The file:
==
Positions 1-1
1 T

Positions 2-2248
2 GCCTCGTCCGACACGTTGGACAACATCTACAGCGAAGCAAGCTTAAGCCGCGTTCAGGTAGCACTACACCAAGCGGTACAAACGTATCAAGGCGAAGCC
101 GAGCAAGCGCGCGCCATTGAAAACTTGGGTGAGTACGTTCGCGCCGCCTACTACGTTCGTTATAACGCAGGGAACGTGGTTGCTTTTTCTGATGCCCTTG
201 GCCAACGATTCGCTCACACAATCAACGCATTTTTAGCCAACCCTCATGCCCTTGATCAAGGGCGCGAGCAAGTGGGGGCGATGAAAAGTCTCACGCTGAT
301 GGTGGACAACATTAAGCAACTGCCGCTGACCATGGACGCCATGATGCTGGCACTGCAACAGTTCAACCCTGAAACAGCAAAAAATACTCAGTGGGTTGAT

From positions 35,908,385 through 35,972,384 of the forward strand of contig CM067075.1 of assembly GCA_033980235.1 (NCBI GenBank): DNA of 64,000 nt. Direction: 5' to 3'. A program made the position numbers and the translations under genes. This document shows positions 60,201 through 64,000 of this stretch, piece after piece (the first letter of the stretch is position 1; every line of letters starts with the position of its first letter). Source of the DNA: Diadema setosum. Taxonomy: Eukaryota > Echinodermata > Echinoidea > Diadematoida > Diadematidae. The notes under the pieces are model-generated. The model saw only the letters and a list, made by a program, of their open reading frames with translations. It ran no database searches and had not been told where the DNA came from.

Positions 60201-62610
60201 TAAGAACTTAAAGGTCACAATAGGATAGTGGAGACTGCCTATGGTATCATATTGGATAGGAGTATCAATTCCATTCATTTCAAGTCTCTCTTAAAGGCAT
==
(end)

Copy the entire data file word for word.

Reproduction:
Positions 1-1
1 T

Positions 2-2248
2 GCCTCGTCCGACACGTTGGACAACATCTACAGCGAAGCAAGCTTAAGCCGCGTTCAGGTAGCACTACACCAAGCGGTACAAACGTATCAAGGCGAAGCC
101 GAGCAAGCGCGCGCCATTGAAAACTTGGGTGAGTACGTTCGCGCCGCCTACTACGTTCGTTATAACGCAGGGAACGTGGTTGCTTTTTCTGATGCCCTTG
201 GCCAACGATTCGCTCACACAATCAACGCATTTTTAGCCAACCCTCATGCCCTTGATCAAGGGCGCGAGCAAGTGGGGGCGATGAAAAGTCTCACGCTGAT
301 GGTGGACAACATTAAGCAACTGCCGCTGACCATGGACGCCATGATGCTGGCACTGCAACAGTTCAACCCTGAAACAGCAAAAAATACTCAGTGGGTTGAT

From positions 35,908,385 through 35,972,384 of the forward strand of contig CM067075.1 of assembly GCA_033980235.1 (NCBI GenBank): DNA of 64,000 nt. Direction: 5' to 3'. A program made the position numbers and the translations under genes. This document shows positions 60,201 through 64,000 of this stretch, piece after piece (the first letter of the stretch is position 1; every line of letters starts with the position of its first letter). Source of the DNA: Diadema setosum. Taxonomy: Eukaryota > Echinodermata > Echinoidea > Diadematoida > Diadematidae. The notes under the pieces are model-generated. The model saw only the letters and a list, made by a program, of their open reading frames with translations. It ran no database searches and had not been told where the DNA came from.

Positions 60201-62610
60201 TAAGAACTTAAAGGTCACAATAGGATAGTGGAGACTGCCTATGGTATCATATTGGATAGGAGTATCAATTCCATTCATTTCAAGTCTCTCTTAAAGGCAT